One lives and learns
One filler post, coming up!
Look, I'd rather not tell you about my woes, so I will tell you of my misfortunes. For all my accumulated years and wisdom it seems I am a simpleton; an idiot, imbecile, a cretin even.
My cousins used to listen to music other than what used to be on offer on All India Radio and I heard this song way back when the world was young. I loved it; the refrain and the weary mood all touched a chord and spoke to me.
'Daylight come 'n' 'e' wan' go home' sounded poignant to me. It spoke of physical toil, bad work conditions, monotony and the need to go back to the comfort of the familiar. 'Come mister tally man, tally me banana', I used to sing to myself as I counted my day's achievements.
Then I heard Pradeep sing it. He was a whale of a man, and the only safe place I could offer him to park himself when he visited was our bed. (he broke a chair when he came wishing us a happy married life and sang a brilliant version of 'ek chatur naar' and those were days when he was merely overweight) He'd stretch out in imitation of Lord Vishnu on his bed of time serpent and sing to us.
Banana Boat was a song he loved to sing. He'd give it his full-throated baritone soul, voice soaring to make the room shiver and walls throw back echoes, but he always got the pensiveness right. When I hear the lines 'day, me say day, me say day, me say day' in my head, I can almost see him. A mountain of a man lolling on my bed, fat fingers snapping time as his voice freewheeled, soared and captured the mood; grinning as he sang 'a beautiful bunch of ripe banana' and went on to the deadly black tarantulas. Man, I'm tired, his voice would say; I need a break, his voice would say.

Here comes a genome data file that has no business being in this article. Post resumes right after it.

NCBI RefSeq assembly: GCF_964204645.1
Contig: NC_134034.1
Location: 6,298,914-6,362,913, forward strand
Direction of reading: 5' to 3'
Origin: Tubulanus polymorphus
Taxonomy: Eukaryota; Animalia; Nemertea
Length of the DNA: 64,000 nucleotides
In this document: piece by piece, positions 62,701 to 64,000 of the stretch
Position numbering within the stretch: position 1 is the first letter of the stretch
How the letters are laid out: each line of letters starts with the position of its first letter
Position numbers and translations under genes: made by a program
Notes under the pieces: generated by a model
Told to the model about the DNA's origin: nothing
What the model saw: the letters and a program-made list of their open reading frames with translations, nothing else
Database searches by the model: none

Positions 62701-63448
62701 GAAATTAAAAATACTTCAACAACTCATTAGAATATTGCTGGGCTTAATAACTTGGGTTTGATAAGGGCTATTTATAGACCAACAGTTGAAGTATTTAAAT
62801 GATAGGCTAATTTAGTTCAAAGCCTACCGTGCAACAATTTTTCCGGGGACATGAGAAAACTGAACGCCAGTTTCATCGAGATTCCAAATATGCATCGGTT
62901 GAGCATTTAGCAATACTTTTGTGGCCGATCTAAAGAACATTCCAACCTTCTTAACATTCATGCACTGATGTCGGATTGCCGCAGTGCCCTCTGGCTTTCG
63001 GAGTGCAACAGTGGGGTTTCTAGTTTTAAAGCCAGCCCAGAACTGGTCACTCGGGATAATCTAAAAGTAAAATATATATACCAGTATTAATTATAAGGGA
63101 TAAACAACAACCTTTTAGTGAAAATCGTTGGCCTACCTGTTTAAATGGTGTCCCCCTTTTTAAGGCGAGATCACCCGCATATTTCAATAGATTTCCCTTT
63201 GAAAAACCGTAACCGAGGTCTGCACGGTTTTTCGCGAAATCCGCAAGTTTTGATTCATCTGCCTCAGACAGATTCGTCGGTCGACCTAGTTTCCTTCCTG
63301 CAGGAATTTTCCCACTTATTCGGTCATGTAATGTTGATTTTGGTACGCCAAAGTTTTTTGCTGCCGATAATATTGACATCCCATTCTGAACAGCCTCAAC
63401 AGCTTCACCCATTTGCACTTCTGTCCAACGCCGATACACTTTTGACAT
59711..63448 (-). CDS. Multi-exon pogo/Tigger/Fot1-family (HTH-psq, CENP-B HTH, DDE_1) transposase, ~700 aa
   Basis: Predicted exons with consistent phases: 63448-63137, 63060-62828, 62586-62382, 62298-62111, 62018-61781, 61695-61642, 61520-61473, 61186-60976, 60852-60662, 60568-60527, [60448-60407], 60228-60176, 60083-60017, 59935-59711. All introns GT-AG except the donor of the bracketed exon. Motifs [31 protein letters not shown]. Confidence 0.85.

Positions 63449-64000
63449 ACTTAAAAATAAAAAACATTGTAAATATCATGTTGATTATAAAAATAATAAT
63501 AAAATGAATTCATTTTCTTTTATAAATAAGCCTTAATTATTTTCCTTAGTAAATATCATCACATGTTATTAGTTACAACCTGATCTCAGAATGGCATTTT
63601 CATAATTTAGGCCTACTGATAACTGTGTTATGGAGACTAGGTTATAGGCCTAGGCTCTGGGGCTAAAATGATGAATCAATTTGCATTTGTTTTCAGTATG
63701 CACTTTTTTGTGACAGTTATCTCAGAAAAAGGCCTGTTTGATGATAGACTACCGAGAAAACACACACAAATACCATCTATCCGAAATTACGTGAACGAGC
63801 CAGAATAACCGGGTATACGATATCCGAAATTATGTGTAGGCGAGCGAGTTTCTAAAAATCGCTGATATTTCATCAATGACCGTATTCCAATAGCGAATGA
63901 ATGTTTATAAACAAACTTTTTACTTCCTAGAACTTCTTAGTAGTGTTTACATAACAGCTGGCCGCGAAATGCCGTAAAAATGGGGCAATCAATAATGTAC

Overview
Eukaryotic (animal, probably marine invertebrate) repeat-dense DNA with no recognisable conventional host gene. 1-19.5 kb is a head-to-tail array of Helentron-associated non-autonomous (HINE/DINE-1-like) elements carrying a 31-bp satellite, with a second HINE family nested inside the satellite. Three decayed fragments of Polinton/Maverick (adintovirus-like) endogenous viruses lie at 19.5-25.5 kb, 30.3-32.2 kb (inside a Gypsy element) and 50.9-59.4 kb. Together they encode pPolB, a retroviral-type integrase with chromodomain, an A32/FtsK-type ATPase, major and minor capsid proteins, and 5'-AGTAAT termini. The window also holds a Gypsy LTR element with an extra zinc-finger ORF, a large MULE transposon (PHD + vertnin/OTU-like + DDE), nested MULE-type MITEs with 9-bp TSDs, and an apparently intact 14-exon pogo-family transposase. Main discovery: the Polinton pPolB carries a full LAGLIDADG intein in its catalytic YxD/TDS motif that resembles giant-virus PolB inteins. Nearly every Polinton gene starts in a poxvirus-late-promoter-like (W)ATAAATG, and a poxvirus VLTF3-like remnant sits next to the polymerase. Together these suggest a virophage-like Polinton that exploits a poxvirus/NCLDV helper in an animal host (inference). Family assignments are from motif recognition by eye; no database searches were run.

Now, I have searched a bit for the song and I could only find a paltry few seconds of Harry Belafonte singing it. I prefer remembering Pradeep sing it, though. But life is full of rude shocks. I came across this link, which rather reinforces my belief that when correctly viewed everything is lewd. The mind boggles.